The L.A. Fires Prove It: Google Maps Has No Idea What a Map Legend Is.

Los Angeles is burning all around me, and…

Oh, wow. Lookie there, right near my home, on Google Maps.

A green fire symbol!

myhouseonfire

Okay, now I’m paying attention. It’s right near me!

What should I do?

What does green mean? Is that bad?

And what are all those black fire symbols?

Google provides no help at all to those near today’s L.A. fires who might want to understand whether the symbol near their home means they are in imminent danger of dying from toxic fumes, are safe and sound, or are on fire right now.

I panic and mentally assign these items the worst values possible:

Fire Legend

I finally spy a “LEGEND” button in the upper left of my browser screen. Huzzah! But clicking it just regurgitates the same stuff I can already find by clicking around on the map itself.

GoogleMapsLegendSucks

Sorry Google, but knowing the individual names of the fires is not very helpful to me in this potential emergency situation. I know the fire near me is the “Wilson Fire.” But I can’t tell if the fire is out, or old, or new, or just got the “green light” from Miramax to keep on burning.

What the hell is wrong with you, Google Maps? Did none of you guys ever attend elementary school?

A list of place names is NOT A LEGEND! 

A legend or key on a map is not supposed to tell us what the map already says. It’s supposed to help us read the map, by interpreting symbols, colors, and other symbolic shorthand images so that we can mentally translate them into mountains, or hospitals, or roads.

You know, because it’s a map. It’s not a fucking spreadsheet.

Here’s a classic example of a map legend that I’ll bet many of your designers are familiar with:

SWCRMapSymbols

See? Anyone who can clutch a pen could have done this in five minutes. It’s so easy, and yet it’s crucial for the maps’ readers.

Without this legend, just think how many kids might have perished at the hands of a bridge troll they never saw coming!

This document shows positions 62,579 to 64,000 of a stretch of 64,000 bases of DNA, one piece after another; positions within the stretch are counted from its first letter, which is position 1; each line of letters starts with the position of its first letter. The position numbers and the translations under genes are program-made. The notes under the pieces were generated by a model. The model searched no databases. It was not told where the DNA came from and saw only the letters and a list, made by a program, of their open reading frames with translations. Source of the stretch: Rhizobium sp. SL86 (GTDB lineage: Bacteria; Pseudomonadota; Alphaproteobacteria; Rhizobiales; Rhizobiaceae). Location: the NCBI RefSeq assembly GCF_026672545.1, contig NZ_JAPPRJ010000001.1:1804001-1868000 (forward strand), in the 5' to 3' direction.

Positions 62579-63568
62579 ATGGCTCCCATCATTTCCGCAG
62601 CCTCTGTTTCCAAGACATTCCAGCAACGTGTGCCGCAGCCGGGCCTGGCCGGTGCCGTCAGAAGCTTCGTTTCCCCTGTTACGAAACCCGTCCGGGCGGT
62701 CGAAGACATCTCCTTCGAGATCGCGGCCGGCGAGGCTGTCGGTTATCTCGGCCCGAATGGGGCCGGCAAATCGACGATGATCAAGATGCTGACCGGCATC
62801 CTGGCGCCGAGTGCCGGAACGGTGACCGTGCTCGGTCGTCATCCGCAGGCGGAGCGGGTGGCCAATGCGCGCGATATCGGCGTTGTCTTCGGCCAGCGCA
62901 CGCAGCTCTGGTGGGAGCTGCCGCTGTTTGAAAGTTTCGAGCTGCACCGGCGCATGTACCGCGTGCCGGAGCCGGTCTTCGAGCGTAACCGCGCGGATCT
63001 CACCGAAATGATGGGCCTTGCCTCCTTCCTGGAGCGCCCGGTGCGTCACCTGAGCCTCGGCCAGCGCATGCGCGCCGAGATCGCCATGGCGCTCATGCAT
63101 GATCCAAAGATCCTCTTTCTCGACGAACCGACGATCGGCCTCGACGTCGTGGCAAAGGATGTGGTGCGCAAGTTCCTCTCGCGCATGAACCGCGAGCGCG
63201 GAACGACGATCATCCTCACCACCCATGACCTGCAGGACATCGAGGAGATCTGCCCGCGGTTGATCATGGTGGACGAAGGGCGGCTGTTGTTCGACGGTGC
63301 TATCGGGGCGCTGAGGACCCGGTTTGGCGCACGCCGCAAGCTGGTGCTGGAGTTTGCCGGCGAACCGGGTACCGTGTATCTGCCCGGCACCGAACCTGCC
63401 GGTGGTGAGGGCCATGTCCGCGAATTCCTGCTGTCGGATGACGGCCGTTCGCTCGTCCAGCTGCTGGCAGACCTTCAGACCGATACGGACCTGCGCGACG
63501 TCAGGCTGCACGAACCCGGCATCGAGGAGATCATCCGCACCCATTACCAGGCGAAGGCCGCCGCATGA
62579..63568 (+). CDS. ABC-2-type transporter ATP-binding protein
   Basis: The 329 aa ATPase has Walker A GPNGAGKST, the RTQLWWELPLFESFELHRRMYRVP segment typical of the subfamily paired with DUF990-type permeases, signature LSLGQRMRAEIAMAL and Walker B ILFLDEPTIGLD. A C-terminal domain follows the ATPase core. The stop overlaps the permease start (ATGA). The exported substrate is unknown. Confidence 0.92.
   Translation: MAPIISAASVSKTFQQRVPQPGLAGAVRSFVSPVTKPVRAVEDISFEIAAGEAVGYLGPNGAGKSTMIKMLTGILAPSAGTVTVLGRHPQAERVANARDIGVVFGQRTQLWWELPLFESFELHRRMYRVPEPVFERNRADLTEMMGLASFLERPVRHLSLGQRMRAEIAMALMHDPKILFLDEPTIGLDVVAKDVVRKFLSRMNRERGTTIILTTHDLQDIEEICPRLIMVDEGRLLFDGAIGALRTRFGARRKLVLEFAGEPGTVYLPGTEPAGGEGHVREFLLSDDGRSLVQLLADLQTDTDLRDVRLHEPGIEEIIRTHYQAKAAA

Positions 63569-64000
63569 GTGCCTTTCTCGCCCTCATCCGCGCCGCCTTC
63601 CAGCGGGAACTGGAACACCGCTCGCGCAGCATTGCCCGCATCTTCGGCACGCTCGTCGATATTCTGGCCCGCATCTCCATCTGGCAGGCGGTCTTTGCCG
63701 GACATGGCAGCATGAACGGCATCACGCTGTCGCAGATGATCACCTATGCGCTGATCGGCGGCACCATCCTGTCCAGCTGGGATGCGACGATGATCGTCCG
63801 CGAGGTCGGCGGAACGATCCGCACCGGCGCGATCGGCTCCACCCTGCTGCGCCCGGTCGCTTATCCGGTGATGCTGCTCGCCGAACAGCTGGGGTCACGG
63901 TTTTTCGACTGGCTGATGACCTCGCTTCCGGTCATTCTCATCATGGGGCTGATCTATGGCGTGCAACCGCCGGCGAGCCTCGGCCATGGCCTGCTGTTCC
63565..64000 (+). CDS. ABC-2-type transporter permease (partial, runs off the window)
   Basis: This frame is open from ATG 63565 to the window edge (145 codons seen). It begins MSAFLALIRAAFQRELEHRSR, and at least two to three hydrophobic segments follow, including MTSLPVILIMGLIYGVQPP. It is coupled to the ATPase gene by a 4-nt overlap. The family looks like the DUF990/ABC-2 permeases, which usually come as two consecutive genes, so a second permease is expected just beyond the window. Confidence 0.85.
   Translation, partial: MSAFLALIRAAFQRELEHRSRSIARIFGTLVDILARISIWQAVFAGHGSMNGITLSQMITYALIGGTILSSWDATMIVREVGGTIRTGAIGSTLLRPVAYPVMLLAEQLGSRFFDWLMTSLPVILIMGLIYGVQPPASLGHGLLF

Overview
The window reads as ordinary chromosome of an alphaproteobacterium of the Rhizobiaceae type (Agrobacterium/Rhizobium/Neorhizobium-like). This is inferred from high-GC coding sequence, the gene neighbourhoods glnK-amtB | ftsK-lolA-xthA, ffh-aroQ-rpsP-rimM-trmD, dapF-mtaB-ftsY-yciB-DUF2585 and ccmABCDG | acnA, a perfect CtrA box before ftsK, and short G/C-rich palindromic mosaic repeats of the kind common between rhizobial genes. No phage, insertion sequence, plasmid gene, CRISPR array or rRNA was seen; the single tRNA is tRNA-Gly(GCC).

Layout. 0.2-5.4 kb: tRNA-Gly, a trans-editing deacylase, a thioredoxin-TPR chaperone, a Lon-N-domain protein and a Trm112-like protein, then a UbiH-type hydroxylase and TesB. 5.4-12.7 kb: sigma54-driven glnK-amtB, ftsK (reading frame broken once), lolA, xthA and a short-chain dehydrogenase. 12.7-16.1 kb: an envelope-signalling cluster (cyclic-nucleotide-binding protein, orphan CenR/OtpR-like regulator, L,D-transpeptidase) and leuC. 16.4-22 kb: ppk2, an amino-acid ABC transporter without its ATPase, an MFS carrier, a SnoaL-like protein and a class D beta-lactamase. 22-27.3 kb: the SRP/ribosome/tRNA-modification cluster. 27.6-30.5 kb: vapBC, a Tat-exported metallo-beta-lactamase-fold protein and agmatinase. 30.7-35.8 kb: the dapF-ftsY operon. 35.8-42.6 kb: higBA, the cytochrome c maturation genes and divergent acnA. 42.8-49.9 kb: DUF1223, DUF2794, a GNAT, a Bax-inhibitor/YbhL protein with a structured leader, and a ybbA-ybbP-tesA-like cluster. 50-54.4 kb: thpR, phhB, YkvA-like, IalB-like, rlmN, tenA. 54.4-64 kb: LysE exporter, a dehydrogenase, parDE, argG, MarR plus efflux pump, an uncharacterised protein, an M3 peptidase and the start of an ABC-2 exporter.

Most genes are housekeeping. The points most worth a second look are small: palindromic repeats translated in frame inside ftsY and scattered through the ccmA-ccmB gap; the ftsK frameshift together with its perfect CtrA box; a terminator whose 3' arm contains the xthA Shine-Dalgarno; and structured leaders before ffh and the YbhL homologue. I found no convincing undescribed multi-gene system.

The closest thing I can find to a source to help me not perish while using Google Maps is not on this map or even in Google Maps’ webpages at all. I finally track down some snooty design notes from the obscure Google blog about the Google Maps upgrade last year. Here’s its guide to Google Maps color coding:

fires

Based on this guide, I think Google Maps is telling me that the Wilson Fire is either an active park, or it’s a high-concentration vegetable.

Maybe Swamp Thing has risen up to battle humanity with his putrid vine webs?

I have a slightly better time when I check out the Google Crisis Response Team’s map:

GoogleCrisisResponseMap

This map at least has a legend for the red and black fire symbols. Black means contained (though what does “contained” mean exactly?), and red means active. And now I know that the dark red patches means “warning,” not necessarily that those entire areas are on fire now.

But still no help about what my closest fire symbol means!

My best guess is based on what happens when I somehow snag this little hoop symbol with my cursor and drag it over the Wilson Fire symbol.

MtWilsonFire

Note how it says “This is not a CAL FIRE incident?”

I think what I’m seeing here is that really, Google Maps doesn’t come with a set stack of symbols for fires at all. Maybe each of these map-making safety organizations (within Google or not) has to custom-curate its list of symbols, and then updates the red and black fires as they rage up or are squelched, respectively. And since nobody who is making a map today wants to take ownership of updating the Wilson Fire, it’s just been left in a third state, of “fuck-if-we-know-why-don’t-you-figure-it-out,” which they have arbitrarily decided to color green, in direct contrast to the Google Maps style guide, common sense, and all that is holy.

And if that’s true, that might be understandable–if we were talking about music festivals, or rodeos, or maybe even school closings. But damned if this doesn’t seem like a silly and potentially dangerous way to handle maps that are supposed to be used for potential rescues and evacuations.

As a matter of public safety, and considering how few variants of natural disasters Google would have to deal with, surely Google could do a better job of handling these symbols universally across all variants of its maps, letting us know what these important symbols mean, and how to read these maps with a straightforward legend that’s clear and easy to find.

D. M. Collins

D. M. Collins is a journalist and writer based in Los Angeles.

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